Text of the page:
Thinking and Learning Characteristics of Young People
Here are some generalizations about the "Thinking and Learning Characteristics of Young People" that you may find of use.
A brief summary first: Presenting science and math concepts to Primary level and younger children is generally best done with tactile and visual approaches. By the Upper Elementary grades, most kids like to memorize "facts," and by Middle School, they tend to develop "skepticism" ...and all that this implies.
There is, of course, a wide distribution in the attributes of individual children, and of different populations of students. In addition, teachers have a broad range of strengths and preferences. So use this material only as a general guide in developing PUMAS examples.
The attached table is reproduced by permission of the original sources:
The North Carolina Museum of Life and Science, and the Editor of: Science Education Partnerships.*
Download as a PDF (8 K)
|As a thinker||As a learner||Suggested Teaching Strategies|
Primary [K-2] Approx. Ages: 6-8
- Learns through manipulating objects.
- Believes what he or she sees.
- Can't trace steps back from a conclusion.
- Sees parts, not the whole.
- Does not understand that making physical changes in an object does not change the amount.
- Is expansive, adventurous, curious, eager to learn, energetic, always in motion, loud, and emotional -- has mood swings.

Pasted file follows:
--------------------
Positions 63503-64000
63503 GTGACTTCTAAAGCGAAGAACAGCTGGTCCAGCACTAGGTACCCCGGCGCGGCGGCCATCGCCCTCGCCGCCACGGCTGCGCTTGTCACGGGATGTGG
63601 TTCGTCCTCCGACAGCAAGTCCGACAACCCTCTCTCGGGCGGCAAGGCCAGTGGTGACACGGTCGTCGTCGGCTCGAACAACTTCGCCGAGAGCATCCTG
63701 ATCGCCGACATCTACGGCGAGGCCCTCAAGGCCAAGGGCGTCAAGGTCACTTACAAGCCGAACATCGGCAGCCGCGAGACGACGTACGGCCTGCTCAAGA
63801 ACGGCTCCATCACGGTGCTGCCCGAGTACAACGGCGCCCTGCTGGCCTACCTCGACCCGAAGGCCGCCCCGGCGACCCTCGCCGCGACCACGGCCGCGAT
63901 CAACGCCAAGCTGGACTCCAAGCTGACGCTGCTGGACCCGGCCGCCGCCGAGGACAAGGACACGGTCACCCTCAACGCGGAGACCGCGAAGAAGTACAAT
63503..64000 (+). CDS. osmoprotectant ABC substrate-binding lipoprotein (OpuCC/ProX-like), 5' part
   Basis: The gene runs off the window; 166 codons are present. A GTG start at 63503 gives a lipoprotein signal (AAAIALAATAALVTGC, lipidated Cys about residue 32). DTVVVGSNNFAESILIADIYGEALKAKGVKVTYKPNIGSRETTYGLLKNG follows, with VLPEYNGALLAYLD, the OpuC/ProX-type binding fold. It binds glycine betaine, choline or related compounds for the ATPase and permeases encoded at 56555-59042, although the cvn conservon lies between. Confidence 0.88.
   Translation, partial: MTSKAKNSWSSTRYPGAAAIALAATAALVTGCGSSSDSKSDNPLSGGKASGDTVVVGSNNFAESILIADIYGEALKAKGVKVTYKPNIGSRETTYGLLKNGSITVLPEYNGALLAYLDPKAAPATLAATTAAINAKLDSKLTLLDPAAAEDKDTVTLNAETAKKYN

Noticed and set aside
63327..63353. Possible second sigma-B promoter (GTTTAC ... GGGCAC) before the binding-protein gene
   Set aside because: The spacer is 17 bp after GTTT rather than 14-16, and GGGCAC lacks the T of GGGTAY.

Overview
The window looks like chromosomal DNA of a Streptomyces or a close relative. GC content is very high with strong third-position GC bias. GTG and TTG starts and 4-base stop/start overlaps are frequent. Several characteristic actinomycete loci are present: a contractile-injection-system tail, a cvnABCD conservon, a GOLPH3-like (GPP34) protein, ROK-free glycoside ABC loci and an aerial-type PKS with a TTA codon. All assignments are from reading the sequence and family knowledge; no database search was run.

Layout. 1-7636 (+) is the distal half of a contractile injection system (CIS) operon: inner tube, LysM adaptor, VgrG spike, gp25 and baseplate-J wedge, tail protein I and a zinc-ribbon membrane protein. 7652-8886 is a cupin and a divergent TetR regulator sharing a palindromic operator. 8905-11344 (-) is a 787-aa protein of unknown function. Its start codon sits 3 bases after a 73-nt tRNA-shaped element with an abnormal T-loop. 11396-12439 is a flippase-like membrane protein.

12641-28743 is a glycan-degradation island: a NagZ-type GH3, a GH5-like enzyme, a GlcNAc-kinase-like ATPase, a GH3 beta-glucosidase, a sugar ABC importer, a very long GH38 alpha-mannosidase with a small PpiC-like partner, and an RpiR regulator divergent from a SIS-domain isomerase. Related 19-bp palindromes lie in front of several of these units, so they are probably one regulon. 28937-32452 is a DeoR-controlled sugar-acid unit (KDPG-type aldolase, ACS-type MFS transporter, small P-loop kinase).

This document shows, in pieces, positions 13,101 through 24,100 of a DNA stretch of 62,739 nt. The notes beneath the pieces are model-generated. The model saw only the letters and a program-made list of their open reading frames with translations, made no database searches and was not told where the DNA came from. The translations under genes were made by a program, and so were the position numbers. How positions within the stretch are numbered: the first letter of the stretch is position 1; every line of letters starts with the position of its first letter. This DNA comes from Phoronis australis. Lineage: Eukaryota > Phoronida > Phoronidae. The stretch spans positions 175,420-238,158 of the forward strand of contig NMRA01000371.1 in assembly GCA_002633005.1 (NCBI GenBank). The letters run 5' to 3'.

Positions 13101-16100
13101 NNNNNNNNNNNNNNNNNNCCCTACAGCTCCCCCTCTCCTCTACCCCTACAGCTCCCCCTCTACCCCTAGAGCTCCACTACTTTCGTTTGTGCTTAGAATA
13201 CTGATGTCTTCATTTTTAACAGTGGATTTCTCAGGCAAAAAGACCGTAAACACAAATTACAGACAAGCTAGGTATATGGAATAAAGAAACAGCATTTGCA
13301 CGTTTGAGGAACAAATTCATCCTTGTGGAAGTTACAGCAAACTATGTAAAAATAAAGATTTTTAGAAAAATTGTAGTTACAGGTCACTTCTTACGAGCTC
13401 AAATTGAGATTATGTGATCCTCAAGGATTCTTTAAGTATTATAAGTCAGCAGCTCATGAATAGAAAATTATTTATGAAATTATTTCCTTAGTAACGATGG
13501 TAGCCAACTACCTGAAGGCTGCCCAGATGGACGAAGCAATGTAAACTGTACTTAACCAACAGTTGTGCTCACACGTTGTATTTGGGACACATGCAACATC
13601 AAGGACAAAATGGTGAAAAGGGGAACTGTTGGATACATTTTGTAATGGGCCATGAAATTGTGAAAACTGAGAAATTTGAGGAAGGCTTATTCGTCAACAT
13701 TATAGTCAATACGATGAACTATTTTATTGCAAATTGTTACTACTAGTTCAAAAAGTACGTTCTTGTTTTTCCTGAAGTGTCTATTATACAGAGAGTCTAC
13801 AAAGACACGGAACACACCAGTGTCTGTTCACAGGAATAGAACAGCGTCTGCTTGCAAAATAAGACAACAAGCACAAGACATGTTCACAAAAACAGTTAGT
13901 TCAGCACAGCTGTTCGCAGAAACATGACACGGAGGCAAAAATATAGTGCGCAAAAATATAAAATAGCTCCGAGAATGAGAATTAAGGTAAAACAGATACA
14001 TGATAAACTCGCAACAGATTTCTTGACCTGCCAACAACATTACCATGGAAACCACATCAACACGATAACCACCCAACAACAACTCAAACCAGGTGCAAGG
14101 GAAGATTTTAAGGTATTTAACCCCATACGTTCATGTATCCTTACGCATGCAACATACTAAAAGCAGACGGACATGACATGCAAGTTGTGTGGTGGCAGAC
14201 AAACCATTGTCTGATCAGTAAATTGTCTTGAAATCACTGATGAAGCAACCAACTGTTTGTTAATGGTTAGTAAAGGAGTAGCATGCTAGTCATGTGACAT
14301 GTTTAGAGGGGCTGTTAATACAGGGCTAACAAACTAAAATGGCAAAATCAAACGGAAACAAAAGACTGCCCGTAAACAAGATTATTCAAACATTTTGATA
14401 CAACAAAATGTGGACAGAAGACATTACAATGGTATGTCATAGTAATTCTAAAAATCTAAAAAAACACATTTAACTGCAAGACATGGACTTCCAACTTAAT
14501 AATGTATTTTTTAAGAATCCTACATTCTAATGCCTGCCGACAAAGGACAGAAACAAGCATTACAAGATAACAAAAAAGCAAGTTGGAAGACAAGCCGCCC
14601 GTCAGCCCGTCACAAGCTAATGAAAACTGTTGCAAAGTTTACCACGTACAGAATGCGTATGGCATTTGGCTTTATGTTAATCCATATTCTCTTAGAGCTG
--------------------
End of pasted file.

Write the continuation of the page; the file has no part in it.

- Wants to please adults.
- Has difficulty controlling impulses and regulating behavior.
- Is very "me" centered. Seeks attention. Loves praise.
- Likes to work in groups, but will need assistance.
- Can sit still for 10-15 minutes; needs frequent change-of-pace.
- Making observations.
- Simple manipulations.
- Pictorial communications.
- Simple comparisons.
Upper Elementary [3-5]
- Although still somewhat tied to seeing in order to believe, begins to understand concepts as well as objects.
- Understands hierarchical classification systems.
- Can combine, sort, multiply, substitute, divide.
- Begins to generalize, formulate hypotheses, use systematic problem-solving strategies.
- Likes to memorize, to learn facts.
- Understands rules and can follow them.
- Likes group activities and excursions. Is a great socializer and is eager to fit in.
- Considers fairness to be important.
- Takes initiative and is self-motivated.
- Is becoming an independent learner.
- Avoids opposite sex.
- Can sit still and listen 20-30 minutes. (Variety increases attention span.)
- Building relationships.
- Using space-time relationships.
- Formulating inferences.
- Drawing simple conclusions
Middle School [6-8]
- Can hypothesize, create propositions, and evaluate.
- Can conceptualize in the abstract and understand probability.
- Begins to understand multiple causation.
- Developing understanding of ethical principles.
- Is emotional, restive, and eager to get moving.
- Is easily bored.
- Challenges rules, routines, and authority.
- Is beginning to have an interest in the opposite sex.
- Is typically more oriented to small group activity.
- Has a vulnerable ego, is very self-conscious and concerned how he/she is perceived by others.
- Can handle 30-40 minute sessions.
- Formulating experiments to test hypotheses.
- Recognizing and predicting patterns.
- Developing models to explain.
* This table first appeared in: Sharing Science with Children: A Survival Guide for Scientists and Engineers, by The North Carolina Museum of Life and Science, Durham, North Carolina, USA, funded in part by the National Science Foundation.
The "Suggested Teaching Strategies" were added by Hector Timourian, "Training the Scientific Community," in Science Education Partnerships, Manual for Scientists and K-12 Teachers, Art Sussman, ed., University of California, San Francisco, 1993.